The city made the official move to the new building in November, and City Hall is open for business in the new space. The new location includes an office for Hinchliffe and a reception area where Deputy Clerk Brittany Zuger can conduct business. There is an office space for Public Works Director Jim Lynch and an employee break room.

The building has ample storage space in the back to house the city’s lawnmowers, small tractors, street sweepers, and other light equipment. Hinchliffe said that they are unsure if the building will be used for council meetings at this time.

“2021, with the COVID-19 stuff, was a bit of a tough deal,” said Dunn. “I have to commend Randy (Hinchliffe) and the city crew for being able to get through what we got through, and everything they handled, even though they were down one man on the crew. They stepped up and did what they needed to do and kept going. I’m really proud of them.”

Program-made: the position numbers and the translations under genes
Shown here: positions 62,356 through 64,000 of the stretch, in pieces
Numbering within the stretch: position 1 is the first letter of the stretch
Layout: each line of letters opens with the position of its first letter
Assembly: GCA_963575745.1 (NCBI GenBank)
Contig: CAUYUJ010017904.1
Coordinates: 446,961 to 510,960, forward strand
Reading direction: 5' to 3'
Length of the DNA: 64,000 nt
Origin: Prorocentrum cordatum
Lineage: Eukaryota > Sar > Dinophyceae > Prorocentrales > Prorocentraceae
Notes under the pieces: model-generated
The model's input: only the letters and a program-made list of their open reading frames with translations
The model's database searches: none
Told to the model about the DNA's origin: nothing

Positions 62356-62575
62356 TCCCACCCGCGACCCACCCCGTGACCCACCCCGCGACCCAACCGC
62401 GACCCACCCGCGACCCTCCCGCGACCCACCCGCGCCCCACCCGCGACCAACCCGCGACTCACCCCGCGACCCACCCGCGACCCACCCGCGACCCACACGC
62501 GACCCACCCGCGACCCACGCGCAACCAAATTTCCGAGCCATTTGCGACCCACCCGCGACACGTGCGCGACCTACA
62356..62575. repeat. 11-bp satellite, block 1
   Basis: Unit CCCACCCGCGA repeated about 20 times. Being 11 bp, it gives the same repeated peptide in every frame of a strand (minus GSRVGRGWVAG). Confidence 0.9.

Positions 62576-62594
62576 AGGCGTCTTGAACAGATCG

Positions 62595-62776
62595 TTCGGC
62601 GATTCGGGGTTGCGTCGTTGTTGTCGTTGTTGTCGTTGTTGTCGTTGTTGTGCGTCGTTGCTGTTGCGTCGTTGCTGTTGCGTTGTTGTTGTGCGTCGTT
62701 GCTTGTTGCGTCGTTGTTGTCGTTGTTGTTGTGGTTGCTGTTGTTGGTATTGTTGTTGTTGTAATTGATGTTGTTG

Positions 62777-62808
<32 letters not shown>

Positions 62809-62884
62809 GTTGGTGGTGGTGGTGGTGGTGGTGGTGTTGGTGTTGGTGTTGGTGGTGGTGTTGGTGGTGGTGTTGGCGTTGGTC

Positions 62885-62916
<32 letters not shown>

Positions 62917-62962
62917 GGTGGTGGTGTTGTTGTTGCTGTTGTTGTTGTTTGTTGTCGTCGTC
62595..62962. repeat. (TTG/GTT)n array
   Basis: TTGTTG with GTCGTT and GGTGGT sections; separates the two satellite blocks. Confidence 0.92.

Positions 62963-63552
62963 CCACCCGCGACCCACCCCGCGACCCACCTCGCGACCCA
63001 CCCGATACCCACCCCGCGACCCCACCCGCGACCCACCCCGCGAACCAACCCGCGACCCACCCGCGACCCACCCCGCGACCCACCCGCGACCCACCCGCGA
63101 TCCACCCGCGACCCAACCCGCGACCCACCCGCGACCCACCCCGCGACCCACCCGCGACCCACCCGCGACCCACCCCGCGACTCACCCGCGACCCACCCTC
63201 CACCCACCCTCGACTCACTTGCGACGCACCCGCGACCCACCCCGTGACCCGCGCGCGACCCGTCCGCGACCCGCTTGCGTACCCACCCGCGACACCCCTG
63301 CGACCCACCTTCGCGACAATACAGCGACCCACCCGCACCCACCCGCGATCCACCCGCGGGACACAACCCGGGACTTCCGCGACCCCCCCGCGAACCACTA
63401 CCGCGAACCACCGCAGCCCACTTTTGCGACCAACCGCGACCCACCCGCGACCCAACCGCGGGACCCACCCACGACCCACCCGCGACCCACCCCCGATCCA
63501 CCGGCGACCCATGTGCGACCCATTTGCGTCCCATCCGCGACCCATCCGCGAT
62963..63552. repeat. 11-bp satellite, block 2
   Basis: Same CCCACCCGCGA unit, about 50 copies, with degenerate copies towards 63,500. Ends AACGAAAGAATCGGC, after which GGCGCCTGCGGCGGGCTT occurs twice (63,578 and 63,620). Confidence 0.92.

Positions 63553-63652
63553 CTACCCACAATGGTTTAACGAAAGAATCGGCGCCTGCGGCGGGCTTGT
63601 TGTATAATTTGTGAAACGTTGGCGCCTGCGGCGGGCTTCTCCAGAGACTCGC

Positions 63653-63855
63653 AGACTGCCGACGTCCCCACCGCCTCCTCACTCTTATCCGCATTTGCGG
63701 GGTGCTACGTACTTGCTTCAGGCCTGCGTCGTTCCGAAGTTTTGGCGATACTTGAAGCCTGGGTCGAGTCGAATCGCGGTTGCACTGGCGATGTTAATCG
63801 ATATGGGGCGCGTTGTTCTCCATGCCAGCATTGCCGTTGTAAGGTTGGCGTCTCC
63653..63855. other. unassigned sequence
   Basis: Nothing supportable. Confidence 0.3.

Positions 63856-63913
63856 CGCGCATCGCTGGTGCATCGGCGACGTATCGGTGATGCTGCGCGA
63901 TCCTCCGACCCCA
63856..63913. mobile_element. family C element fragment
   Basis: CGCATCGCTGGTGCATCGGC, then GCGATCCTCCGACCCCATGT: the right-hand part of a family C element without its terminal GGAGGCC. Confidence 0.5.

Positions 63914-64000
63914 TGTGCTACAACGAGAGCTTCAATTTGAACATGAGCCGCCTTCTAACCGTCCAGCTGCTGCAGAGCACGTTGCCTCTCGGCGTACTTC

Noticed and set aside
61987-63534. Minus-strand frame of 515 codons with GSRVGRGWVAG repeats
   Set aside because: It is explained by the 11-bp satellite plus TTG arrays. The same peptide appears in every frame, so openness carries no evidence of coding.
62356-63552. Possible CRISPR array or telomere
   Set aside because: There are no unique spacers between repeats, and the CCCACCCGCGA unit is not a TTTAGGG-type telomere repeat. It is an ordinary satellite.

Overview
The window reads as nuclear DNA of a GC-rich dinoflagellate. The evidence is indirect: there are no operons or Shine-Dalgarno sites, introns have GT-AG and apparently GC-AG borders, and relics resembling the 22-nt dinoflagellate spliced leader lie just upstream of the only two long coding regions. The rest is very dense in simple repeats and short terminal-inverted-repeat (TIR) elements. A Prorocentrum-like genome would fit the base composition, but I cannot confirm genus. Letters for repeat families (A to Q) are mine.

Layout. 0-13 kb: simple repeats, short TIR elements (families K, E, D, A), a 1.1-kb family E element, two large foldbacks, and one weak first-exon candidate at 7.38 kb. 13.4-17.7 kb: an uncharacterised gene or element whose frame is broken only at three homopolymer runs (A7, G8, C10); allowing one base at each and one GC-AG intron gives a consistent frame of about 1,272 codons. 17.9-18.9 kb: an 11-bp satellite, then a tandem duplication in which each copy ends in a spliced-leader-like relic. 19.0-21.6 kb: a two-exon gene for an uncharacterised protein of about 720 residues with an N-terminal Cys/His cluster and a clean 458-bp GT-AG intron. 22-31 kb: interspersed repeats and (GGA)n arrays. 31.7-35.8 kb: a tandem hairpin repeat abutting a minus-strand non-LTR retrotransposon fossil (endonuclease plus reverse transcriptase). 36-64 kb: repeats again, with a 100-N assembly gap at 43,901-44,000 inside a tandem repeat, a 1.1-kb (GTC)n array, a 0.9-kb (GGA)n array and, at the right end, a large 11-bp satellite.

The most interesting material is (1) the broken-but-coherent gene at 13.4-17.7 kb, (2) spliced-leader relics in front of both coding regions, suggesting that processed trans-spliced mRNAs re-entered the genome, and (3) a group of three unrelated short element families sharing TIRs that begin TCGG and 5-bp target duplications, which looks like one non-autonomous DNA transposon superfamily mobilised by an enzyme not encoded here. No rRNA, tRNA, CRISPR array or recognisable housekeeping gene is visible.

The Public Works department contended with employee shortages throughout the year, as it maintained the parks, cemeteries, fairgrounds, and city infrastructure.

The new year looks busy as the city prepares to start further improvement and infrastructure projects.

The sewer lines are one of many infrastructure items to be addressed. This summer, a large portion of the lines near W 7th will be relined, and manholes will be installed at each turn along the system. Sewer lines running through residents’ yards will create some obstacles, Hinchliffe anticipates.

Aging manholes need to be sealed, as well, Hinchliffe said. Since the flooding in February 2020, the water tables have shifted, and there have been new leaks at manhole points that were not impacted before.

Chip sealing throughout Waitsburg is also on the to-do list, Hinchliffe said. Most of the work will be done on the west side of town, with a few streets east of Coppei Avenue scheduled to be sealed.

Construction for the splash pad at Preston Park will begin this spring. The sprinklers, jets, and other components have been purchased, and the project will break ground in time to be open from Memorial Day weekend through Labor Day weekend. The splash pad will provide Waitsburg’s children a safe area to cool off during the summer months.

Both Hinchliffe and Mayor Dunn are looking forward to a year full of improvements and change, including the revival of the downtown corridor with at least two new restaurants and a bar opening, and the Royal Block and Ten Ton Coffee thriving.